In the US, all A2P messaging needs to take place over a short code (five to six-digit) number. These numbers can cost up to $1,500 a month, and the application process takes between 8 to 12 weeks. Therefore, the best practice might mean partnering with a service that provides pre-approved short codes available on a pay-per-use basis.

Keeping up with best practices in each country require a lot of time and effort, making SMS hard to scale globally.

Lack of a direct route from sender to receiver

Sending SMS can be akin to traveling internationally as airlines work on a hub-and-spoke model. The airlines decide what routes they will operate, and you’ll have to take those predetermined routes to get to your destination, either via a direct flight or with several transfers.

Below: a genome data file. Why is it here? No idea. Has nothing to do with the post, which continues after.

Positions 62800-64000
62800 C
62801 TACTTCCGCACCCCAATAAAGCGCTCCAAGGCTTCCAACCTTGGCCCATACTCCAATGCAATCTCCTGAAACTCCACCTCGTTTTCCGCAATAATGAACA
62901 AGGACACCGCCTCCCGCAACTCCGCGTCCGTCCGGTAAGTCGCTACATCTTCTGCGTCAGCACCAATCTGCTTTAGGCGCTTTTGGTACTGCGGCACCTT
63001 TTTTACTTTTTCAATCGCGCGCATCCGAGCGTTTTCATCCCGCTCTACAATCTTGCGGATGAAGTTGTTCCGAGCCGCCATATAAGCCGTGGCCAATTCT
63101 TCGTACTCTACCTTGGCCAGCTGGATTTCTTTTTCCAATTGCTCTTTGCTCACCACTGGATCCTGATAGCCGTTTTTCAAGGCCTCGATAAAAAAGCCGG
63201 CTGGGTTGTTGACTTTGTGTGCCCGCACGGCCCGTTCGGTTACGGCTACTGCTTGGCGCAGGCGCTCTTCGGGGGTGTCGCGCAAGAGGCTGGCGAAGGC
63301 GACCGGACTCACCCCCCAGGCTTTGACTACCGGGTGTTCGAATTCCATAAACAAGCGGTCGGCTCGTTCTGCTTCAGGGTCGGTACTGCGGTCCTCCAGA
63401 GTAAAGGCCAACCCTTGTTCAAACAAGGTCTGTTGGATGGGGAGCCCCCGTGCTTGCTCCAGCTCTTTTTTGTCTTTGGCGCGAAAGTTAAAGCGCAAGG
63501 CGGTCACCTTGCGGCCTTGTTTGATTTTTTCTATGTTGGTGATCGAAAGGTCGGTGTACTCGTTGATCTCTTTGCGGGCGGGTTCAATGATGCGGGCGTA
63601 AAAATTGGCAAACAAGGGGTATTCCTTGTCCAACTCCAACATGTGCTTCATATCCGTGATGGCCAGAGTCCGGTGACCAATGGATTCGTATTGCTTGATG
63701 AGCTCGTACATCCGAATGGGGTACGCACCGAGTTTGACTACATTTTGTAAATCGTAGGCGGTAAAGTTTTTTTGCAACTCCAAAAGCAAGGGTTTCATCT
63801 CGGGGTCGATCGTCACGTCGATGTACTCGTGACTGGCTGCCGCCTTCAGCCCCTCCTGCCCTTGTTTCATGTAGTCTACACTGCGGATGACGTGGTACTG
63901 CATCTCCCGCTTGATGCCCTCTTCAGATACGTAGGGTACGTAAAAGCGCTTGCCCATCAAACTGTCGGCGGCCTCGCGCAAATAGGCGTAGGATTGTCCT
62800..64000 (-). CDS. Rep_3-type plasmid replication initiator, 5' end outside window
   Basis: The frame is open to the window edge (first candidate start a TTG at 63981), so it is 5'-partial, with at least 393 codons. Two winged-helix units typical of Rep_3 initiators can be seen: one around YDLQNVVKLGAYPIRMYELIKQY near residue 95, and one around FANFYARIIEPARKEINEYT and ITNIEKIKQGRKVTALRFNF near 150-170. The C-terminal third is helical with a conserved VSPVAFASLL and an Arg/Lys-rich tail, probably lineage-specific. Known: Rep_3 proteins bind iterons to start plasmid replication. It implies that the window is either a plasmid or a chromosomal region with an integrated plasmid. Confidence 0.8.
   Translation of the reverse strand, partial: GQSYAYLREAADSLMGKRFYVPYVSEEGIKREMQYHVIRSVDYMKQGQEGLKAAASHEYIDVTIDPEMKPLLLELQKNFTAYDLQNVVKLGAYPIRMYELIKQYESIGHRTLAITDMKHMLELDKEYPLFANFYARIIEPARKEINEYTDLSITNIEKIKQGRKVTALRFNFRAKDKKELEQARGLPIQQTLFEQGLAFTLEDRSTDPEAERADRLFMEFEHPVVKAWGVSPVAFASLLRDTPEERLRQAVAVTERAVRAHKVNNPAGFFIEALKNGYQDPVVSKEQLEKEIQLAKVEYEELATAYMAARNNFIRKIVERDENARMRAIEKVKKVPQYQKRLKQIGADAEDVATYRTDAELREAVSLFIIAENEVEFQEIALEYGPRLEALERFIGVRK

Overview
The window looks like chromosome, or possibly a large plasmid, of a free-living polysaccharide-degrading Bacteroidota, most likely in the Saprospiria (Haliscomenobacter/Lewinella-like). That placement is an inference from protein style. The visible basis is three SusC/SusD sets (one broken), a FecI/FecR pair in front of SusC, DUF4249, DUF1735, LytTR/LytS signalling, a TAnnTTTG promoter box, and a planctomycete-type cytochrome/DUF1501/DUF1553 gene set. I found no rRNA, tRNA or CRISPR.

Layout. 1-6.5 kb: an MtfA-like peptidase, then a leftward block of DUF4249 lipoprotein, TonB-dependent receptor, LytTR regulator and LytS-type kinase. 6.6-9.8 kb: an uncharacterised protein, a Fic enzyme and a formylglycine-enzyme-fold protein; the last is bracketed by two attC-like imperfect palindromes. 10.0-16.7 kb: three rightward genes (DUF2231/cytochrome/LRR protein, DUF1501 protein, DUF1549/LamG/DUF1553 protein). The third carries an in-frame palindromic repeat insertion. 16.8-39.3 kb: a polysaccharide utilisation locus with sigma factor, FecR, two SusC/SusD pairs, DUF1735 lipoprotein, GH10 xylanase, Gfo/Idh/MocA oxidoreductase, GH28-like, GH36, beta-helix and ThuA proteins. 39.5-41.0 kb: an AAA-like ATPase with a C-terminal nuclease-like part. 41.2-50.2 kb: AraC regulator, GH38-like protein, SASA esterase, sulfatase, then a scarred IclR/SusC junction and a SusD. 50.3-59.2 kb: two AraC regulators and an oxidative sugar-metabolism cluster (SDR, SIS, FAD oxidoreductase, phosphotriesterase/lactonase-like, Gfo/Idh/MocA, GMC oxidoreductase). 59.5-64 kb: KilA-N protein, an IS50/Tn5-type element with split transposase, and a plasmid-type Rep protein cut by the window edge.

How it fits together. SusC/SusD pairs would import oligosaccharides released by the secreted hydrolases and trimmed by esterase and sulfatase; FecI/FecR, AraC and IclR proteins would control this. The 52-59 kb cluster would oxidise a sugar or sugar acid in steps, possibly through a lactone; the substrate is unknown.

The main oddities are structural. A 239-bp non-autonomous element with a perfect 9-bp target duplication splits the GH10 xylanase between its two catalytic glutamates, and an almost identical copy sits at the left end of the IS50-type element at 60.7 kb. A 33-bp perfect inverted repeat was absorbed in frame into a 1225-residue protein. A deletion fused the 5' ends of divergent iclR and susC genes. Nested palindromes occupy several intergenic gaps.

flight routes

Similarly, when an SMS is sent internationally, it will have to travel along predetermined routes. Sometimes, a message may be transferred five to six times to get to its final destination.

The huge amount of transfers involved greatly reduces quality of message delivery, as transferring routes has its own issues. A delay or cancellation in delivery may occur if one route is busy or if there are problems with network connectivity. This is why new cloud-based SMS aggregators like Nexmo offer a 1-hop (transfer) maximum rule to avoid delays and undelivered messages.

What other issues have you come across while trying to scale SMS globally? We’d love to hear from you in the comments.

Read next: Why are people still using SMS in 2015?